2014 GSA Annual Meeting in Vancouver, British Columbia (19–22 October 2014)

Paper No. 91-1
Presentation Time: 8:00 AM


KLEY, Jonas, Geoscience Center, University of Goettingen, Goldschmidtstr. 3, Goettingen, 37077, Germany, jkley@gwdg.de

Deformation of the lithosphere, especially in the brittle realm, is often demonstrably influenced by older anisotropy. Some of the best documented examples are of inversion tectonics, where regions that have undergone extension – mostly sedimentary basins - become shortened after the regional stress field has changed. The mechanical weakness that induces inversion has been attributed to (1) thermal weakening, in particular of the mantle, (2) replacement of basement by weak sedimentary rocks in grabens, or (3) weakness of the normal faults. I present an example from Central Europe where widespread, low-magnitude normal faulting was followed by equally widespread shortening, often involving fault reactivation with reverse kinematics. The low magnitude of extension suggests that in this case the faults that were mechanically weak and moved as reverse faults in spite of unfavorably steep dips. The existing anisotropy was therefore on the same spatial scale as the newly formed structures.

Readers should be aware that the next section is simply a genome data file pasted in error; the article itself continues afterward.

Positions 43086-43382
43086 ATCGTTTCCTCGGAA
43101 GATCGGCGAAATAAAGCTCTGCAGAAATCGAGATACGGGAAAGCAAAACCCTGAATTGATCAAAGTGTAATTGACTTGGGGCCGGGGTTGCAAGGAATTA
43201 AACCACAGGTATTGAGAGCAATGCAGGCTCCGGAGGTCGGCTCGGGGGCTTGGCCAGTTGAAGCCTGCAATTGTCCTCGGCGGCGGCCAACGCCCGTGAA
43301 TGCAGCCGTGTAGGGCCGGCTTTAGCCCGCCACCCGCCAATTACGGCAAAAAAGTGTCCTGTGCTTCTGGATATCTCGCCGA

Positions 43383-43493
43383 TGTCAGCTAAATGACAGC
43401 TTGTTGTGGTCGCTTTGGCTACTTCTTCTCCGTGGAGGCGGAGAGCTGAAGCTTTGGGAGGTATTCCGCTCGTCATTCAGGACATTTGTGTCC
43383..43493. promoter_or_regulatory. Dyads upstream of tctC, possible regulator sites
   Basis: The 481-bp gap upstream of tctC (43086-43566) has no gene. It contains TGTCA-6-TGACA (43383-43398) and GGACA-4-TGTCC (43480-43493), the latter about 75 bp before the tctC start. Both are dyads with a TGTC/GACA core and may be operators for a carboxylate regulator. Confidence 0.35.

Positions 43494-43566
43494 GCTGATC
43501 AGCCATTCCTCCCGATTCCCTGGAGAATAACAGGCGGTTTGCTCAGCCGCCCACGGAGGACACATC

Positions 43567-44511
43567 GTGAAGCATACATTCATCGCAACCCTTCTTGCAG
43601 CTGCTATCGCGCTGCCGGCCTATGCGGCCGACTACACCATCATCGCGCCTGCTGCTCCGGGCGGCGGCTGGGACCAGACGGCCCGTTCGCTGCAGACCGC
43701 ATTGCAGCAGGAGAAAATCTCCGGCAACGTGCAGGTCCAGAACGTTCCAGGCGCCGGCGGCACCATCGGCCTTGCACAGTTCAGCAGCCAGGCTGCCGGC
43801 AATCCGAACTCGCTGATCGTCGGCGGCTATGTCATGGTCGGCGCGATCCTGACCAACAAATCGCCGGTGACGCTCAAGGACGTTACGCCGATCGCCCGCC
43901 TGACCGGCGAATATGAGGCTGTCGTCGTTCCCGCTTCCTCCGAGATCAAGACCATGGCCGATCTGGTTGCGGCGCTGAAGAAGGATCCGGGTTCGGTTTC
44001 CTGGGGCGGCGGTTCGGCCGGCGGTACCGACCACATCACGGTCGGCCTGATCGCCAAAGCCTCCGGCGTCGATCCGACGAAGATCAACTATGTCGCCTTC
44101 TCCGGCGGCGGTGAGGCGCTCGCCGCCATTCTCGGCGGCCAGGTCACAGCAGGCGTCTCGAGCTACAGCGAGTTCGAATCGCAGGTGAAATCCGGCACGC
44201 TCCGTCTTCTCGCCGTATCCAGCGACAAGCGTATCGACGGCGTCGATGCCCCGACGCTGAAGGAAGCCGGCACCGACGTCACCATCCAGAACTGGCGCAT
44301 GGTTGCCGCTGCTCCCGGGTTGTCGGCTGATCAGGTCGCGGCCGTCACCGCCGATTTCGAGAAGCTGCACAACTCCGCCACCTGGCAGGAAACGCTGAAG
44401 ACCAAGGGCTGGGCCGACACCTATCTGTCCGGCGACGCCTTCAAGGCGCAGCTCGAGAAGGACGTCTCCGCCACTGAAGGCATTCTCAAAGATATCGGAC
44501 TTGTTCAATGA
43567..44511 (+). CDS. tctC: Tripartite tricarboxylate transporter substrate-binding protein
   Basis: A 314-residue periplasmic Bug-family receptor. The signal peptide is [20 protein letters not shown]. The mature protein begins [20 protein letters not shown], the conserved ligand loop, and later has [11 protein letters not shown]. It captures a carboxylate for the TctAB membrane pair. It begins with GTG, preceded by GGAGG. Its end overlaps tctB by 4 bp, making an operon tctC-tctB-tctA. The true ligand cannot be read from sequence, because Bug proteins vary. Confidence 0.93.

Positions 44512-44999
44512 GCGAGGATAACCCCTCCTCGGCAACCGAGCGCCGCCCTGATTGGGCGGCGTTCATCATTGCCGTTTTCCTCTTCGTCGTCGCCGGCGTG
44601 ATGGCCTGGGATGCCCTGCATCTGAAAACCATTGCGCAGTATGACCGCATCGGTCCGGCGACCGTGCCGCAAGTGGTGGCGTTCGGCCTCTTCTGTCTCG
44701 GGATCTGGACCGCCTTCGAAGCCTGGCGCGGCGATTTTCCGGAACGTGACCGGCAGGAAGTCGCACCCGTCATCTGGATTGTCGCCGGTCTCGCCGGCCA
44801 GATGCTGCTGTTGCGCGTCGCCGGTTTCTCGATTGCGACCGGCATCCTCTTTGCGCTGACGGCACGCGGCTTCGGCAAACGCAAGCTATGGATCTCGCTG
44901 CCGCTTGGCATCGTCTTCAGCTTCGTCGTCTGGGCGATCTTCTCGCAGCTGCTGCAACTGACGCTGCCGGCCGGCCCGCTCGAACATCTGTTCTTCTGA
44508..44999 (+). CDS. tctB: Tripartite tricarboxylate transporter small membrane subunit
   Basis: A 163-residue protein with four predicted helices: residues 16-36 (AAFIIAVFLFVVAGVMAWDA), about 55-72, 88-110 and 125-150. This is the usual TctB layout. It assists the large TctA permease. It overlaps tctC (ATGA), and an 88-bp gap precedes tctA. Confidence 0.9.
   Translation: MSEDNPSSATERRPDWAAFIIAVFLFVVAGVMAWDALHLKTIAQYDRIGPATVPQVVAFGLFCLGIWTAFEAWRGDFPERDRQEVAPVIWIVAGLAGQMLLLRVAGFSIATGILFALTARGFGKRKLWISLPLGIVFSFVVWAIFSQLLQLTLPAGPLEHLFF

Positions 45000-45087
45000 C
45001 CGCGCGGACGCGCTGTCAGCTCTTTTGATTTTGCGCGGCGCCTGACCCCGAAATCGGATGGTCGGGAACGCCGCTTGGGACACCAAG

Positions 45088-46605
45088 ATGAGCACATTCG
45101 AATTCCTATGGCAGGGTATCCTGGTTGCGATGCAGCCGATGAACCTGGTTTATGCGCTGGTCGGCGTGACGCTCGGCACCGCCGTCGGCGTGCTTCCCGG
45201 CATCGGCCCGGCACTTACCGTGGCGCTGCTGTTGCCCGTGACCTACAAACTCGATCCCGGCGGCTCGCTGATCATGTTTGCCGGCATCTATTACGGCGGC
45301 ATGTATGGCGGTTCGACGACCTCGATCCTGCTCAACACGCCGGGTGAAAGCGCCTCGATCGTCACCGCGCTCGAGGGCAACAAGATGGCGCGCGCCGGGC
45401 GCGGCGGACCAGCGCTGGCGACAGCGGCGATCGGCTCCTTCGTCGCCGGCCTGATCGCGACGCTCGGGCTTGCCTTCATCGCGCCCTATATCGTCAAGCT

Another class of steeply dipping reverse faults shows no evidence of an earlier normal faulting stage. The orientation of these faults thus appears to be at odds with the Coulomb criterion for shear fracture in an isotropic medium. One solution to this dilemma is to assume that steep precursor faults must have existed despite the lack of proof. Another solution, proposed here, is to assume that the causal anisotropy has a much smaller spatial scale than the large reverse fault. The situation may be akin to what has been observed in experimental deformation of slates: A shear zone forms parallel to the cleavage planes almost regardless of the angle they make with the shortening axis. Only when cleavage planes are subparallel or subnormal to the contraction direction, the attitude of the shear zone at sample scale (cm to dm) is not controlled by the submicroscopic anisotropy provided by preferred orientation of clay minerals and quartz. A similar scaling factor would imply that a kilometer-scale fault could reflect anisotropy such as steeply dipping joints on a meter to cm scale. The problem of misorientated faults has also been discussed for low-angle normal faults and regional strike-slip faults. Steep reverse faults and these examples may represent aspects of a single phenomenon that still awaits a satisfactory explanation.

  • Kley Preexisting Faults.pptx (12.9 MB)